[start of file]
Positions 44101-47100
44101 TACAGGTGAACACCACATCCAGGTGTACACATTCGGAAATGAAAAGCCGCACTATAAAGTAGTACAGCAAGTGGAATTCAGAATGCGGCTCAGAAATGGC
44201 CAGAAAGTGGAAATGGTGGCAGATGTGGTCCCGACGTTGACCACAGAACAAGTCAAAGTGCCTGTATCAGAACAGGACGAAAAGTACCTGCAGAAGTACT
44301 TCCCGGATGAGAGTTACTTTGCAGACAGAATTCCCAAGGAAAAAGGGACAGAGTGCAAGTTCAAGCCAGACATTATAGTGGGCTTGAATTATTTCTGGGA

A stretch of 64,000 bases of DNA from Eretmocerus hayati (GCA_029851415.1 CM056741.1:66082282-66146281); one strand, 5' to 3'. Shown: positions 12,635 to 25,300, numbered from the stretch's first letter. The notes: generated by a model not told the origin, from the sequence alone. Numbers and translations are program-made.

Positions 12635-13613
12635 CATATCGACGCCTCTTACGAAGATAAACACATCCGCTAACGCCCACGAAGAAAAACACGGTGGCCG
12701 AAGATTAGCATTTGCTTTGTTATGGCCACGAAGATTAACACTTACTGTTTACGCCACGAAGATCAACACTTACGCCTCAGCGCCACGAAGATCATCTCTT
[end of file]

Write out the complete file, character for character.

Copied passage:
Positions 44101-47100
44101 TACAGGTGAACACCACATCCAGGTGTACACATTCGGAAATGAAAAGCCGCACTATAAAGTAGTACAGCAAGTGGAATTCAGAATGCGGCTCAGAAATGGC
44201 CAGAAAGTGGAAATGGTGGCAGATGTGGTCCCGACGTTGACCACAGAACAAGTCAAAGTGCCTGTATCAGAACAGGACGAAAAGTACCTGCAGAAGTACT
44301 TCCCGGATGAGAGTTACTTTGCAGACAGAATTCCCAAGGAAAAAGGGACAGAGTGCAAGTTCAAGCCAGACATTATAGTGGGCTTGAATTATTTCTGGGA

A stretch of 64,000 bases of DNA from Eretmocerus hayati (GCA_029851415.1 CM056741.1:66082282-66146281); one strand, 5' to 3'. Shown: positions 12,635 to 25,300, numbered from the stretch's first letter. The notes: generated by a model not told the origin, from the sequence alone. Numbers and translations are program-made.

Positions 12635-13613
12635 CATATCGACGCCTCTTACGAAGATAAACACATCCGCTAACGCCCACGAAGAAAAACACGGTGGCCG
12701 AAGATTAGCATTTGCTTTGTTATGGCCACGAAGATTAACACTTACTGTTTACGCCACGAAGATCAACACTTACGCCTCAGCGCCACGAAGATCATCTCTT